20. I can get through anything because I have a true, non-toxic, loving and supportive best friend. He’s been my rock, my chauffeur, my cancer counselor, my roommate, my partner and my true love – my husband. Love and treasure family and best friends.
These lessons I learned from cancer, but can be applied to any aspect of life. What life lesson do you hold most dear to your heart?
We’ve all experienced horribly gut-wrenching days, the kind that turn our worlds upside down and permanently alter our lives. For many, the initial reaction to being slapped across the face with such awful news is to collapse into a puddle of dark tears … or fall into a state of shock … or maybe even a sense of denial. Any one of these reactions is expected and perfectly acceptable. I would have thought that my world would have crashed after my cancer diagnosis. But, through the haze of anguish, fear and the unknown, I realized that life can still be fun even with cancer.
I first realized this shortly after receiving my first cancer diagnosis in 2004. That’s when I officially became “Caryn with Cancer,” and vowed not to let that awful title define me. I remember being incredibly hungry as I left the doctor’s office. I was tired, and desperately wanted to shake the icky feeling I had in my stomach. So after stopping for lunch, I wandered into my favorite makeup boutique. “Caryn without Cancer” would’ve analyzed NARS cosmetics, discussed her Chanel wedding perfume with the girl behind the counter, and found a new plum colored lip-gloss. So that’s exactly what I did on this day, and I felt rejuvenated for a moment. The lesson I learned? Buying a new lipstick and laughing with the retail staff about silly girl stuff actually made me feel better about what I was about to embark on.
As the weeks progressed, I became inundated with doctors appointments, researching a healthier lifestyle, and figuring out plans around my new “crappy life event.” But luckily I was able to find small nuggets of delight that helped me feel better momentarily. Everything that came with being a girl with cancer was so exhausting, so quick pick-me-ups like buying lip-gloss became extremely important. Each time I allowed myself to have a little fun, I felt like I was infused with a new batch of positive energy that helped me move forward with all the to-do’s.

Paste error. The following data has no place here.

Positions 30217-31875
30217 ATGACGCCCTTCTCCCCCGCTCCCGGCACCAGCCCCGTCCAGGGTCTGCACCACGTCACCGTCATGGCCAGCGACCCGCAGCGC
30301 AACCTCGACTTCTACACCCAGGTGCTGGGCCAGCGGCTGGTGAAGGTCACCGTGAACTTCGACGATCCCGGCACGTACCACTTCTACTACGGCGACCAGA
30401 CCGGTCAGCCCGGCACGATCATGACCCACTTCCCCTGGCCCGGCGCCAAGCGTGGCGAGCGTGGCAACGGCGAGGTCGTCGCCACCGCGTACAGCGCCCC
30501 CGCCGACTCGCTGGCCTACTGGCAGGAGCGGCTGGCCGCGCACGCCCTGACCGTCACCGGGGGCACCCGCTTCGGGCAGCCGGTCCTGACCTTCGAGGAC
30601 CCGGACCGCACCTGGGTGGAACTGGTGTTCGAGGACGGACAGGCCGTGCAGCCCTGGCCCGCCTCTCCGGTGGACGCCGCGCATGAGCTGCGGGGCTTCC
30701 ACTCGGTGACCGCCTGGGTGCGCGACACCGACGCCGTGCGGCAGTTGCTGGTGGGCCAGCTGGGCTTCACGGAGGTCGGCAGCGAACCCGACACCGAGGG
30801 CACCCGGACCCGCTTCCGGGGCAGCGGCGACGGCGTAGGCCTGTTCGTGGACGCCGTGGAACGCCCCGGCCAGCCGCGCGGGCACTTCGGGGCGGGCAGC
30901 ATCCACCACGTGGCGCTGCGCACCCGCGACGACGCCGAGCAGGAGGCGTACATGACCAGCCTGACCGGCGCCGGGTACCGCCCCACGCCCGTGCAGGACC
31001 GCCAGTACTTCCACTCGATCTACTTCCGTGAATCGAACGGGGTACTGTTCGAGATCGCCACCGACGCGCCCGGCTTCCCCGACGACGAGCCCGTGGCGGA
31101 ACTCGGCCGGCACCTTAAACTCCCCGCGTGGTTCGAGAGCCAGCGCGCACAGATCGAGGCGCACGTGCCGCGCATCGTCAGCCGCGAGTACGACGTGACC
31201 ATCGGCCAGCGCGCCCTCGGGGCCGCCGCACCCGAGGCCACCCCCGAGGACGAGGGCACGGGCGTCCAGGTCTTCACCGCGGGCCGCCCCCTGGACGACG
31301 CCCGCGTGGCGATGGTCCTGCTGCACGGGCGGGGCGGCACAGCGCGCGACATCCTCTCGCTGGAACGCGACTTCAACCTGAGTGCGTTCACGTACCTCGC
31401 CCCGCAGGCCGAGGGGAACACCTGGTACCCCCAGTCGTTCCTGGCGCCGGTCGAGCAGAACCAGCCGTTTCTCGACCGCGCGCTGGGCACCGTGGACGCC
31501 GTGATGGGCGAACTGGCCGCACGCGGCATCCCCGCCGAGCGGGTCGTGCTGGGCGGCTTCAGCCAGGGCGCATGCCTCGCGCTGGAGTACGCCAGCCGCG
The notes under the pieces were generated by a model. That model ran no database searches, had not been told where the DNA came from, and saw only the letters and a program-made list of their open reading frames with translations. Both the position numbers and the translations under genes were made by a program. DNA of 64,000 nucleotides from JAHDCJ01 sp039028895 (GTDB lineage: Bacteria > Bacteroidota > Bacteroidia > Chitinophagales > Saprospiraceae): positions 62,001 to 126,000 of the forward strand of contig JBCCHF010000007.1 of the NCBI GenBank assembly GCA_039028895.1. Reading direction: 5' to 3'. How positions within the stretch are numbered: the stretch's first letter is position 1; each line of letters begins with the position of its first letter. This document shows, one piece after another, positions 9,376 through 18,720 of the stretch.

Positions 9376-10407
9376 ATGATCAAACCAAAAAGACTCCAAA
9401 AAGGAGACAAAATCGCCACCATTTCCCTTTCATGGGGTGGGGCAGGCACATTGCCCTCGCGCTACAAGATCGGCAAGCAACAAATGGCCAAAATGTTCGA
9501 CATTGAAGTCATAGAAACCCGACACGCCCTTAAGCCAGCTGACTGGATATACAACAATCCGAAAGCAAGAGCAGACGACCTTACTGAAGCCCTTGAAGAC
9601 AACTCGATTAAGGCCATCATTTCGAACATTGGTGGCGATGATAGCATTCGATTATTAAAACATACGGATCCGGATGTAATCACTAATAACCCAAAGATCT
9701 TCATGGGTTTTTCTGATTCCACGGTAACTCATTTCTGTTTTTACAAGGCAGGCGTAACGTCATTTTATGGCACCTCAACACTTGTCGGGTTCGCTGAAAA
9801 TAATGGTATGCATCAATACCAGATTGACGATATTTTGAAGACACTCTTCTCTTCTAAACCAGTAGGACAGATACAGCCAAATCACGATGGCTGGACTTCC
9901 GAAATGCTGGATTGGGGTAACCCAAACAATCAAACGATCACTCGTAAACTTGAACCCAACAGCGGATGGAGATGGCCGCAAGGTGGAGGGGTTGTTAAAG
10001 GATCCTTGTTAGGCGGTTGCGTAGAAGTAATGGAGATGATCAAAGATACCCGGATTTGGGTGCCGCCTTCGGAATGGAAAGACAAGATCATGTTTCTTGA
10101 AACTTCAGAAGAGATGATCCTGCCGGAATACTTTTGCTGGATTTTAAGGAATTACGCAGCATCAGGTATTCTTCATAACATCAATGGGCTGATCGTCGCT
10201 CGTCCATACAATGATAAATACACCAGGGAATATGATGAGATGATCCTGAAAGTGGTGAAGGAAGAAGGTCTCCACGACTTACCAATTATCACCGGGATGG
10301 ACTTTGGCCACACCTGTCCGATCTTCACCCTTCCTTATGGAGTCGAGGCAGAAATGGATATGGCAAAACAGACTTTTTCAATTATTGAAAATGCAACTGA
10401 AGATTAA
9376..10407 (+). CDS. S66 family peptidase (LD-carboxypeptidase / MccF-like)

I realized that even with cancer, I could be happy. I was a newlywed and was determined to enjoy the lifestyle that went along with being a new wife, despite the dire cancer diagnosis just weeks after our wedding. I focused on the positives or filled my life with things that were fun. Of course, this strategy doesn’t cure cancer, but it sure helped me and my family cope during a difficult time.
As I take a laugh down memory lane during this difficult time, here are some unique, silly, and fun bad-mood busters that made me laugh.
10 Silly Pick-Me-Ups That Helped Me Have Fun with Cancer
10. Exercised to Carmen Electra’s Strip Tease videos. The worse I was, the more I giggled.
9. Dined at a Japanese restaurant with tatami rooms (it was private – so no one stared at my bald head or sneezed around my immune deficient body.)
8. Watched Vince Vaughn, Will Ferrell, and Adam Sandler flicks. The sillier the humor, the better.
7. Asked friends to reach out to acquaintances and had them mail silly notes, photos, and pictures. I smiled every time I went to the mailbox and the efforts meant more than email.
6. Hosted a cartoon night. My son raided the party store, then decorated our house with streamers. Dinner was served with Thomas the Train plates followed by a cartoon movie.
5. Visited Barnes & Noble and bought three magazines. I sat at home, read and relaxed with red wine. Sometimes I put candles in the bath and did the same, but with vegan cocoa.
4. Camped out in our backyard or guest room. Forts, flashlights and ghost stories are always amusing.
3. Created a date night at home – made a new playlist, grabbed takeout and used our wedding china.
2. Hosted a virtual dance party. I emailed my friends a song and they sent videos of themselves, their kids or animals dancing to it.
1. Danced naked by myself jamming to music before jumping in the shower – seriously, it was ridiculous but hilarious.
What are your favorite fun or silly pick-me-ups?